September 5, 2008
NASA's Cassini spacecraft has detected a faint, partial ring orbiting with one small moon of Saturn and confirmed the presence of another partial ring orbiting with a second moon. This is further evidence that most of the planet's small, inner moons orbit within partial or complete rings.
Recent Cassini images show material, called ring arcs, extending ahead of and behind the moons Anthe and Methone in their orbits. The new findings indicate that the gravitational influence of nearby moons on ring particles might be the deciding factor in whether an arc or complete ring is formed.
Both Anthe and Methone orbit Saturn in locations, called resonances, where the gravity of the nearby larger moon, Mimas disturbs their orbits. Gravitational resonances are also responsible for many of the structures in Saturn's magnificent rings. Mimas provides a regular gravitational tug on each moon, which causes them to skip forward and backward within an arc-shaped region along their orbital paths, according to Nick Cooper, a Cassini imaging team associate from Queen Mary, University of London.
"When we realized that the Anthe and Methone ring arcs were very similar in appearance to the region in which the moons swing back and forth in their orbits due to their resonance with Mimas, we knew we had a possible cause-and-effect relationship," Cooper says.
Scientists believe the faint ring arcs from Anthe and Methone likely consist of material knocked off these small moons by micrometeoroid impacts. This material does not spread all the way around Saturn to form a complete ring, because of the gravitational resonance with Mimas. That interaction confines the material to a narrow region along the orbits of the moons.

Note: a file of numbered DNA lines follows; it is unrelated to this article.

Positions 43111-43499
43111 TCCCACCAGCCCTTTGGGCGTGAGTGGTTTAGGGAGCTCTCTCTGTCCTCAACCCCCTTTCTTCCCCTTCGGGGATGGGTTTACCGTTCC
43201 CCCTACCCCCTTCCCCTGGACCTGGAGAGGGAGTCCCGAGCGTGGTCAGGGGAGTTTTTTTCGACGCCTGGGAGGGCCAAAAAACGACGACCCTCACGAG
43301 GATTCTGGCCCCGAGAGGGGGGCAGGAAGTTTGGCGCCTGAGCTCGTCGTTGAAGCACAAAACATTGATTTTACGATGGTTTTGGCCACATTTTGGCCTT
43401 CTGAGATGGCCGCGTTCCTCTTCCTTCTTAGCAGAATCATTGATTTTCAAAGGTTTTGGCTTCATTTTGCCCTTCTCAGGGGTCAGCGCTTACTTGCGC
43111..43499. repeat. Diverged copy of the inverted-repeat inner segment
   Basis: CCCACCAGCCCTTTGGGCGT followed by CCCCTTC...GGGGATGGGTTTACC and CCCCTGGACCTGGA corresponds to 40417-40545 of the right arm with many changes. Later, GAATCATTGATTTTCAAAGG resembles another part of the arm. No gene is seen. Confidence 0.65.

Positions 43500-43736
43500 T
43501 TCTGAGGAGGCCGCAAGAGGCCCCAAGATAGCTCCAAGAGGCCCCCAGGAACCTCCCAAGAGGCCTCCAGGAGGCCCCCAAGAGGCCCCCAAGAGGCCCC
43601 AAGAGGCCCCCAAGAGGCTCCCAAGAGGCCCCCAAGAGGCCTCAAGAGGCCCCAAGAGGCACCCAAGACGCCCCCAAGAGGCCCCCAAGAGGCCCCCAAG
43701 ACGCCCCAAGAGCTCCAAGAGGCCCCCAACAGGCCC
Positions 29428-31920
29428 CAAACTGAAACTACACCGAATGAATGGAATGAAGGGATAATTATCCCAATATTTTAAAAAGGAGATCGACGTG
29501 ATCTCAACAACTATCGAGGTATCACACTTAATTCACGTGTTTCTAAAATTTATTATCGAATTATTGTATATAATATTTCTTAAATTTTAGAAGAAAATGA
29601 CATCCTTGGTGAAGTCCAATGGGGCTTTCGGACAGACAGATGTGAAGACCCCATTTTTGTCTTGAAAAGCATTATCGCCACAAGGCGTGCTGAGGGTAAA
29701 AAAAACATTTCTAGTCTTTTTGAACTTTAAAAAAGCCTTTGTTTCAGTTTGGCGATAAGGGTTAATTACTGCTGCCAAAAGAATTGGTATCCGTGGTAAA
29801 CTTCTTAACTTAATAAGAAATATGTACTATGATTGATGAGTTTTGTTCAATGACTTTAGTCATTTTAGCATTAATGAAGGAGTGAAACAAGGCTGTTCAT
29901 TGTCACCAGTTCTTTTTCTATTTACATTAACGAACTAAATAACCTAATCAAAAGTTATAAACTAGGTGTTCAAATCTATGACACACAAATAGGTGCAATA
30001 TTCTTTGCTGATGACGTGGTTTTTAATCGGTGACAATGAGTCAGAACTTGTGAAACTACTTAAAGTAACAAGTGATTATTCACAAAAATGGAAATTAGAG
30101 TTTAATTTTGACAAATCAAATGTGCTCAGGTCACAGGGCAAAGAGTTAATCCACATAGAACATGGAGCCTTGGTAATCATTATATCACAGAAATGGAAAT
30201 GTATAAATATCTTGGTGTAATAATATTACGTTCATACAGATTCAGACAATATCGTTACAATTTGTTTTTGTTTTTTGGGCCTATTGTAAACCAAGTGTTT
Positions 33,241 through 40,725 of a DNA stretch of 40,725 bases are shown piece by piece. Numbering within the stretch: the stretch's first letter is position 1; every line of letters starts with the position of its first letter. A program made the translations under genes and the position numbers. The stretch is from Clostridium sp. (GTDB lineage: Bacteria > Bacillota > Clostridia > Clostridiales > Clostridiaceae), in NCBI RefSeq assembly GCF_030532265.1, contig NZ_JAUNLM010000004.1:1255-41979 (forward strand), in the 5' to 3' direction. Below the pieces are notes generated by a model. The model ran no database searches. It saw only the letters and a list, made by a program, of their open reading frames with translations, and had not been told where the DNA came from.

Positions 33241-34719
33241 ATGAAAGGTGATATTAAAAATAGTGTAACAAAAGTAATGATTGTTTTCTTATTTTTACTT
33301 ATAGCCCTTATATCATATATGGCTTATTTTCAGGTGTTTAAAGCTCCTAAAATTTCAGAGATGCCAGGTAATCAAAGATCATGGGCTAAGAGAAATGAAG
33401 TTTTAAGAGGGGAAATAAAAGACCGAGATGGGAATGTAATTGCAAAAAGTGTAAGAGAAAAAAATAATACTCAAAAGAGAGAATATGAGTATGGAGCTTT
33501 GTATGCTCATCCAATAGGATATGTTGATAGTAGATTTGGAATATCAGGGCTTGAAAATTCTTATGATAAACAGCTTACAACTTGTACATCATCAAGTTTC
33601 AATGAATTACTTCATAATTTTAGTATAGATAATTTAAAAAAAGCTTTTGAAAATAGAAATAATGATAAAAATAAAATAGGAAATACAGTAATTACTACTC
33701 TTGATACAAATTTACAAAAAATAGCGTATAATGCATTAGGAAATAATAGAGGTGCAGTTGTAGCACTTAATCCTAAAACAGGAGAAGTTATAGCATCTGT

This is the first detection of an arc of material near Anthe. The Methone arc was previously detected by Cassini's Magnetospheric Imaging Instrument, and the new images confirm its presence. Previous Cassini images show faint rings connected with other small moons either embedded within or near the outskirts of Saturn's main ring system, such as Pan, Janus, Epimetheus, and Pallene. Cassini has also previously observed an arc in the G ring, one of Saturn's faint, major rings.
"This is the probably the same mechanism responsible for producing the arc in the G ring," says Matthew Hedman, a Cassini imaging team associate at Cornell University, Ithaca, New York. Hedman and his Cassini imaging team colleagues previously determined that the G-ring arc is maintained by a gravitational resonance with Mimas, much like the new, small moon arcs.
"Indeed, the Anthe arc may be similar to the debris we see in the G-ring arc, where the largest particles are clearly visible. One might even speculate that if Anthe were shattered, its debris might form a structure much like the G ring," Hedman says.
Additional analysis by scientists indicates that, while the gravitational influence of Mimas keeps the Anthe, Methone and G-ring arcs in place, the material that orbits with the moons Pallene, Janus and Epimetheus is not subject to such powerful resonant forces and is free to spread out around the planet, forming complete rings without arcs.
The intricate relationships between these ring arcs and the moons are just one of many such mechanisms that exist in the Saturn system. Cassini Imaging team member Carl Murray, also from Queen Mary, University of London, says, "There are many examples in the Saturn System, of moons creating structures in the rings and disturbing the orbits of other moons. Understanding these interactions and learning about their origins can help us to make sense of what we are seeing in the Cassini images."